Making only guidelines and rules is not enough, there is also a need to create ways to help advertisers make better choices and embrace more responsible and positive advertising, says Manisha Kapoor, Secretary General of the Advertising Standards Council of India (ASCI), as it partners with Futurebrands and gears up to launch the GenderNext study, which aims at giving insights that can eventually be used to improve gender narratives in advertising.
“Of course, we handle complaints that are coming from consumers, etc. But we also want to guide advertisers to embrace more responsible and positive advertising. We feel it's not enough to only make guidelines and rules, but also to create ways in which we are able to help advertisers make better choices,” says Kapoor.
Asked how the study will help advertisers, Kapoor said, “I don't think an advertiser can solve gender problems in the country per se but I think the idea is to take responsibility for the part that you play and to just see whether we can make that better through our depiction, and the ways in which we talk about gender narrative.”
She said while responsible advertisers and creators do think a lot about this, a wider length of knowledge and insights, and knowledge on the issue, will allow people to come to certain starting points and insights that may provide us with better solutions than what we have today. She said the study will not only cover depictions of gender but also branding as it is a part of communication and advertising.
Kapoor said that the study itself is a starting point to see how gender is perceived across the country. “We are looking to get beyond consumer reports, so what are we looking at is advertising itself and decoding it from culture and cultural and semiotic lens.” They are also looking at interacting with consumers directly to understand their lived experiences of gender versus what is shown in advertising.
“We will also be speaking with brands, advertisers, creative voices because their perspective also matters in the solution and in the kind of insights that we are looking at. There is a certain perspective that they bring to the conversation. We will also be speaking with policymakers, experts and activists in the gender domain.”
“The perspective of the creative agencies, and eventually, their role in shaping the narrative, is really critical. So they are going to be a very important part of both the study itself as well as in terms of the stakeholders, moving eventually to use the study to create new kinds of advertising,” Kapoor said.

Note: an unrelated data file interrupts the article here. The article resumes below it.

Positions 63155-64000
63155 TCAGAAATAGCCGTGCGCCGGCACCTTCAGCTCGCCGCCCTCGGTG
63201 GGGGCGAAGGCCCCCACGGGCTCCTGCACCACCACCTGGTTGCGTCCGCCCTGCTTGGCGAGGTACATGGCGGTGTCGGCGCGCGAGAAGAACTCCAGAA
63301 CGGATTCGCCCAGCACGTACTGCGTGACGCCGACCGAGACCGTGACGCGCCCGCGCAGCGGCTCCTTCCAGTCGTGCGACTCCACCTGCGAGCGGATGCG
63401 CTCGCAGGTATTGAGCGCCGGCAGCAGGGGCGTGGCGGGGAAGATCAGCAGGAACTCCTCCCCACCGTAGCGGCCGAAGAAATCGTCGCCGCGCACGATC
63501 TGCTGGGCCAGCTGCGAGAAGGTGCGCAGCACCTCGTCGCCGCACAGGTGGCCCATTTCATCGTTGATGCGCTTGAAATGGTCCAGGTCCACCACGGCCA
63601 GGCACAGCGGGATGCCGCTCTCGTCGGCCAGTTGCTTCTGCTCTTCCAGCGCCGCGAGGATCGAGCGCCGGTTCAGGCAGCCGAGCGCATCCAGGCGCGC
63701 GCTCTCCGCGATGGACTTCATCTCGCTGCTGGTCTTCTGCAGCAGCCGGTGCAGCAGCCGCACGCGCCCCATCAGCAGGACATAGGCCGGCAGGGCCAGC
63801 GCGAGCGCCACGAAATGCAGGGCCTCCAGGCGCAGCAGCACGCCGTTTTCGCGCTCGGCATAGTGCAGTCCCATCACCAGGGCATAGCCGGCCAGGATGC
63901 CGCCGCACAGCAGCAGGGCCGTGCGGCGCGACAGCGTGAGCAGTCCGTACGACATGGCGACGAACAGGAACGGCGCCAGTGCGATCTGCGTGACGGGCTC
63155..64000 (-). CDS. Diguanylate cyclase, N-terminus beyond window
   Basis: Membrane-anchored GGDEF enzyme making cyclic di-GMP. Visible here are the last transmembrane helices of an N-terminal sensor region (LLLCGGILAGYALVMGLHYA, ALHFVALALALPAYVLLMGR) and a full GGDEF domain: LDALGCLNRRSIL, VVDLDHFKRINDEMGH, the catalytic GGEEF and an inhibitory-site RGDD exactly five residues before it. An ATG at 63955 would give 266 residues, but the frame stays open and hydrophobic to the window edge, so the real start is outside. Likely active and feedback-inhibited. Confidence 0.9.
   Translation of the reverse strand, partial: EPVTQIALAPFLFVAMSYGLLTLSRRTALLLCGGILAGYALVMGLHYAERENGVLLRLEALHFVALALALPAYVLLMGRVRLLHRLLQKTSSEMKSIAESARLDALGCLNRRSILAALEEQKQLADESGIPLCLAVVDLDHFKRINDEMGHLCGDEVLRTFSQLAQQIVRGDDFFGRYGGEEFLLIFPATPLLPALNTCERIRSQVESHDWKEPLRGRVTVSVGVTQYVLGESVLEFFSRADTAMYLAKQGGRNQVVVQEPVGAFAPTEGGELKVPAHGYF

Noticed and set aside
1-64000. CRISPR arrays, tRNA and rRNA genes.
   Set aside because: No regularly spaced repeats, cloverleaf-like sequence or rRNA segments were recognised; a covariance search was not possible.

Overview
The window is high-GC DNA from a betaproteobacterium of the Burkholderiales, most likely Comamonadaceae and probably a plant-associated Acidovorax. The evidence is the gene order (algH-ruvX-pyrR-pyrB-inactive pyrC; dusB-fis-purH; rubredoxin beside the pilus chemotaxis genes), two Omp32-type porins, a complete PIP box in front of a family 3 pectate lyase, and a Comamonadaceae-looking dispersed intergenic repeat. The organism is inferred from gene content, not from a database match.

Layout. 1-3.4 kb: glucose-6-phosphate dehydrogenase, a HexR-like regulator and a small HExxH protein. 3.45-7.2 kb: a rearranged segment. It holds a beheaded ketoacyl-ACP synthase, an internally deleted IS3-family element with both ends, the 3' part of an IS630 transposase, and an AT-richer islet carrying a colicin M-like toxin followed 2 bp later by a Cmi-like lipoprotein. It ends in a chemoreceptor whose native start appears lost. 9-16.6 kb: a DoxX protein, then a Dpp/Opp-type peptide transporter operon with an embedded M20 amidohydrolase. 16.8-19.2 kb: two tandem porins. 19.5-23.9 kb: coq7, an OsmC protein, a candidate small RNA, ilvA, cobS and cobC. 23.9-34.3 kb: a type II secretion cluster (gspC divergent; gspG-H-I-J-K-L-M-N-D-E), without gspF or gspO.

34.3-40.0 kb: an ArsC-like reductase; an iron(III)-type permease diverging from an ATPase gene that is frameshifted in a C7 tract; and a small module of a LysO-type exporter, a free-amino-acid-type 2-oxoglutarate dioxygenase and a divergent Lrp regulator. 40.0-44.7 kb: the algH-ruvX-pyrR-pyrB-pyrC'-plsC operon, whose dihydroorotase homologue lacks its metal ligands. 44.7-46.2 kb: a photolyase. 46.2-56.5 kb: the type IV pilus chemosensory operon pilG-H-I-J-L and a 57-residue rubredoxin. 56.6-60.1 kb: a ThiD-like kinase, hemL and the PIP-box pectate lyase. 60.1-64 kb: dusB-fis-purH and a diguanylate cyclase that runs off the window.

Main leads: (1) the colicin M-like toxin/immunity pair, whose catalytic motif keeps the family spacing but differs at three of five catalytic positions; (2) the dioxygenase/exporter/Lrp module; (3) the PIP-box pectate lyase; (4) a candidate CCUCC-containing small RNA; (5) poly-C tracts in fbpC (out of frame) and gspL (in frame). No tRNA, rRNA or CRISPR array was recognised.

Kapoor said they have also drawn from a very large study done by Futurebrands called BharatDarshan, which has mapped the change in India for about 11 years across 200 towns and cities.
Asked what it will take for certain categories such as automobile, deodorant, alcohol and condom look at gender sensitivity, Kapoor said, “That will be one of the inquiries that we have. So, we are looking at different categories. We are looking at FMCG, home, food, personal care, fashion, as well as categories that have traditionally not addressed women, such as gadgets, automotive, money and finance. We are seeing a shift towards this. It’s not like advertisers have not addressed it, but they are not predominantly addressed at women. So we are definitely looking at different categories and arriving at perspectives on how we can take this conversation further.”
She said while some legal bindings are already clear about the depiction of women, the idea is that even within what is permissible and what is allowed, there are more positive ways in which we can start to build and those narratives could be very subtle. The idea here is to help advertisers often navigate this entire spectrum of what is acceptable.
Kapoor agreed that topics such as gender depiction and sensitivity should be introduced to students studying marketing, journalism and advertising. “The larger issue of gender sensitisation is something that the whole country needs to work on, and I think, right from childhood behaviours, that needs to be done. When it comes to advertising, for the students who are going to be a part of the industry, there is a need to kind of tell them what is okay, what is not and what is better. The study will help this as the idea is to create a template and a piece of work or body that becomes a framework. So whether it's students, whether it's policymakers, creative people, brands, advertisers, academia, we have to see the study becoming a piece of work, which they are able to refer to and hopefully can help guide them, help them navigate and understand what are some of the better ways of addressing gender.”
Kapoor said the GenderNext study will be released in September and they’ve got a good response from sponsors such as Nobel Hygiene, which would be the principal sponsor. ITC-Vivel, Kellogg, Colgate, Diageo, Eureka Forbes and Mondelez will also be a part of it.